Everyone on the project, IT and business, pulled together. Small improvements were made in the schedule every day, and the system began to run faster and faster. Within two weeks the system became quite stable, although additional tuning was necessary.
The plan had been to run the system for about 7 weeks, shut it down, implement more functions, convert history again and restart after the first of the year. As we analyzed the functionality the system was already providing, and what was required to hit the next major milestone, we determined we couldn’t afford the additional conversion time. However, that meant we had to keep the system going through year-end: a whole series of processes we didn’t think we needed to build for another 10 months had to be analyzed, designed, built and tested in three weeks. When January 2nd rolled around it all worked, to everyone’s amazement.
There was never really a break for a great deal of celebration. I am also not sure our experience was all that unique: every large system implementation requires tremendous efforts by many people over a long period of time. Yet, I do remember thinking to myself, and perhaps even saying to a few other people on the team, that I was certain every team member would someday look back with fondness upon that time in some measure. I had a lot of team members expressed a deep sense of commitment to making the system work, and of accomplishment at overcoming the challenges in building it. The team work was terrific, and as the system was enhanced and greater and greater amounts of detail added to it over the ensuring years, it became a greater repository not just for finance but for a host of information needs. The business found immediate savings in its capital requirements because of increased understanding of its underlying obligations.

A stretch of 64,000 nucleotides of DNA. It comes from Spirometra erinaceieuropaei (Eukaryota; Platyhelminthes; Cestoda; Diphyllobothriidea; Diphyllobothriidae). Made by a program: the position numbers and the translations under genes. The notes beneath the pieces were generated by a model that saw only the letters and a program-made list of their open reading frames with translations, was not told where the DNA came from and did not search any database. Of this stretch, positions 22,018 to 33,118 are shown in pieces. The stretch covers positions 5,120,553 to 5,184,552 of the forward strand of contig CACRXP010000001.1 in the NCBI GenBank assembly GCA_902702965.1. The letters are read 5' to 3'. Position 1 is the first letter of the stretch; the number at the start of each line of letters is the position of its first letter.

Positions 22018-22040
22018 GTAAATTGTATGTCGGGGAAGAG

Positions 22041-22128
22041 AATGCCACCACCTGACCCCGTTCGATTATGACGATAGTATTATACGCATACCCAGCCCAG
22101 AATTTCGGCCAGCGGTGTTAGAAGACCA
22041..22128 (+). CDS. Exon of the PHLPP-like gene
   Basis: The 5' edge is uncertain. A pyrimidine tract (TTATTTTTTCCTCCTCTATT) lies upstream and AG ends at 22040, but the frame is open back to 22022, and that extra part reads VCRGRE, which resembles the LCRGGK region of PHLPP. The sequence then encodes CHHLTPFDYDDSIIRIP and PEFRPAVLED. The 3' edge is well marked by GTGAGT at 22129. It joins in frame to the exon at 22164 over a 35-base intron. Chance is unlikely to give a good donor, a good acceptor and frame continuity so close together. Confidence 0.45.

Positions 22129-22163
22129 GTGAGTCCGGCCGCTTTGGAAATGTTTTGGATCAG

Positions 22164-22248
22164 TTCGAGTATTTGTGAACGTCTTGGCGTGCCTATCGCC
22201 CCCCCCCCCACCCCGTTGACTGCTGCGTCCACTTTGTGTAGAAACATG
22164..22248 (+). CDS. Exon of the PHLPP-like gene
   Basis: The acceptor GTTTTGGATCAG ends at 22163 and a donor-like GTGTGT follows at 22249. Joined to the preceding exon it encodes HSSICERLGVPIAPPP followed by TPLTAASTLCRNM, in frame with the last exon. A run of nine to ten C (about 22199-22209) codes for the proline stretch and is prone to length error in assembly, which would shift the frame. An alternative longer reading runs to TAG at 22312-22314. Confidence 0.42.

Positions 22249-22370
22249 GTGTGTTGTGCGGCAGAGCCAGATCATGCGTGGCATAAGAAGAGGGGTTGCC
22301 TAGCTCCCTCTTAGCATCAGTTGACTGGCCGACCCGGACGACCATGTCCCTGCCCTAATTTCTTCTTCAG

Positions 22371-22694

Over a year later, as the system began to be implemented in Hong Kong, I had lunch with Mike Mann who had taken a tour of duty there to help them implement the system. Three years earlier, January 2007, in our first project “summit” after the project reset, we had ended the day with raised voices and differing opinions. By May of that year, we had our second summit, and Mike approved clearing scores of issues from our path, as we raced to testing and then implementation.
Now here we were, another year beyond implementation, and both feeling we had succeeded in large part. At the conclusion of our day together, I gave Mike a copy of Lincoln’s selected speeches and writings as a gift for his support through the project. Although all this is about reporting and computer systems, which in and of themselves aren’t really that important, as Doug has told me over a lot of years, it is always good to be able to engage in good, honest work, regardless of what that work is. With that in mind, I had underlined this quote from the 2nd inaugural address, “With malice toward none; with charity for all; with firmness in the right, as God gives us to see the right, let us strive on to finish the work we are in.”